In our studies, we utilize the powerful approaches of yeast genetics combined with state of the art post-genomic methods as well as biochemistry and molecular biology methods. Given the similarities of S. pombe and mammalian cells in terms of the protein-folding machineries and diverse cellular processes, our research will further the current understanding of the signaling pathways regulating apoptosis due to ER stress. As such, our research will contribute to development of pharmacological strategies for the treatment of human pathologies involving ER stress.

[2] Cellular aging is generally defined as the progressive decline of cellular functions eventually leading to death. There are two types of cellular aging: 1) Replicative aging, which is measured as the number of divisions a cell undergoes before death. 2) Chronological aging, which is measured as the mean and maximal survival time of a non-dividing cell population.

Much remains to be elucidated about the mechanisms of aging.  However, genetic studies with Saccharomyces cerevisiae, Drosophila melanogaster, Caenorhabditis elegans, and mouse models revealed the conservation of regulatory mechanisms that regulate longevity. However, so far the picture is a fragmented array of individual genes. Therefore, many more studies are required to organize them into molecular signaling pathways and develop and integrated depiction of the mechanisms of cellular aging.

Our laboratory was the first to validate the fission yeast Schizosaccharomyces pombe as a model for the study of cellular aging. We demonstrated that the Sck2p kinase of S. pombe is the functional homologue of Sch9 of S. cerevisiae. Moreover, we showed the link between apoptosis and cellular aging. Our genetic model allows us to explore the pathways involved in cellular aging. Our first objective is to identify novel genes regulating chronological aging. Our second objective is to identify the interactions of the genes discovered with their cellular partners, and tol depict the cellular pathways involved. As apoptosis is involved in chronological aging, it is of great interest to assess the potential role of calnexin in this specific apoptotic pathway.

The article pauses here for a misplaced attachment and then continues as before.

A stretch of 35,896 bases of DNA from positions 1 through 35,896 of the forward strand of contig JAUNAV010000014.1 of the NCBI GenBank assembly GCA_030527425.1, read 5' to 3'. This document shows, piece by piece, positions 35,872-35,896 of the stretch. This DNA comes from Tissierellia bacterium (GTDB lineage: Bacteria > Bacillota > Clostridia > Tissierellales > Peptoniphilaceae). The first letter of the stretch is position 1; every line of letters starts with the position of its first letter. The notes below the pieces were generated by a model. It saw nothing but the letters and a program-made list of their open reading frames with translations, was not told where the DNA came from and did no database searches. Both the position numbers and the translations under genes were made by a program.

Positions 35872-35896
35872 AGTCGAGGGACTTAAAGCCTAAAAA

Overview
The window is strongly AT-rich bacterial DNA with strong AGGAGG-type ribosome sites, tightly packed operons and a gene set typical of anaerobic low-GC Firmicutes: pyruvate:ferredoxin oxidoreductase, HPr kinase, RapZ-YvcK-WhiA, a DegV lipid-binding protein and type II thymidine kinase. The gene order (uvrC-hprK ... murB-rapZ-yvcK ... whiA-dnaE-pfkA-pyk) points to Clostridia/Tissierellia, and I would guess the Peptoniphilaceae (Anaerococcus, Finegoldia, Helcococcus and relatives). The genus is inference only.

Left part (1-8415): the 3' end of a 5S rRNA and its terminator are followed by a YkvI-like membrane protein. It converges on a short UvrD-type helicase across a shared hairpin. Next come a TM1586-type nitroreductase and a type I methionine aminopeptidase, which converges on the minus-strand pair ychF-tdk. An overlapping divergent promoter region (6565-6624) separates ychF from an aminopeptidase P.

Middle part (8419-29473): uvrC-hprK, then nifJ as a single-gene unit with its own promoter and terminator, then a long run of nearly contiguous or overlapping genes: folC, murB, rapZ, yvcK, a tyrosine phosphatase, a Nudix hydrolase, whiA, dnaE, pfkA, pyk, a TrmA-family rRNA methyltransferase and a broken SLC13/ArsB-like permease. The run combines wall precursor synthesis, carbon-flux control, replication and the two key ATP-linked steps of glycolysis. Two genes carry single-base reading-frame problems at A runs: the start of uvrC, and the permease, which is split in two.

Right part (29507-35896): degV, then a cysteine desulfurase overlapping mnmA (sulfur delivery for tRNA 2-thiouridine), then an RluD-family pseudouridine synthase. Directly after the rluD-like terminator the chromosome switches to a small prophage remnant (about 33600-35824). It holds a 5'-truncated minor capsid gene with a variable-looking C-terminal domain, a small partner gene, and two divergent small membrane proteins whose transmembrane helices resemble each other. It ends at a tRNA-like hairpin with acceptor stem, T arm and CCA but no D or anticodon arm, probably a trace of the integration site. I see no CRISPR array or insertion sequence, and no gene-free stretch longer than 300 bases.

The advantage of S. pombe, our model organism, is that it possesses numerous similarities with mammalian cells in terms of basic cellular processes. Thus, our research will further the current knowledge of the basic mechanisms of the aging in mammals. Ultimately, our studies will contribute to a better understanding of the human pathologies related to cellular aging.


  • Guérin R, Arsenault G, Dumont S, and Rokeach LA (2008). Calnexin is involved in apoptosis induced by ER stress in the fission yeast. Mol.Biol.Cell., sous presse.
  • Hajar F, Beauregard PB, Rokeach, LA The 160 N-terminal residues of calnexin define a novel region supporting viability in Schizosaccharomyces pombe. Yeast. 24(2):89-103 (2007).
  • Turcotte C., Roux A., Beauregard P.B., Guérin R., Sénéchal P., Hajjar F., Rokeach LA. The calnexin-independent state do not compensate for all calnexin functions in Schizosaccharomyces pombe. FEMS Yeast Res. (7)2: 196-208 (2007).
  • Roux AE, Quissac A, Chartrand P, Ferbeyre G, Rokeach LA. Regulation of chronological aging in Schizosaccharomyces pombe by the protein kinases Pka1 and Sck2. Aging Cell. 5(4): 345-57 (2006).
  • Collin P, Beauregard PB, Elagöz A, Rokeach LA. A non-chromosomal factor allows viability of S. pombe lacking the essential chaperone calnexin. J. Cell Sci. 117: 907-918 (2004).
  • Maréchal A, Tanguay P-L, Callejo M, Guérin R, Rokeach, LA. Cell viability and secretion of active proteins in Schizosaccharomyces pombe do not require the chaperone function of calnexin. Biochemical. J. 380: 441-448 (2004).
  • Elagoz A, Callejo M, Armstrong J, Rokeach LA. Although calnexin is essential in S. pombe, its highly conserved central domain is dispensable for viability. J Cell Sci; 112:4449-60 (1999).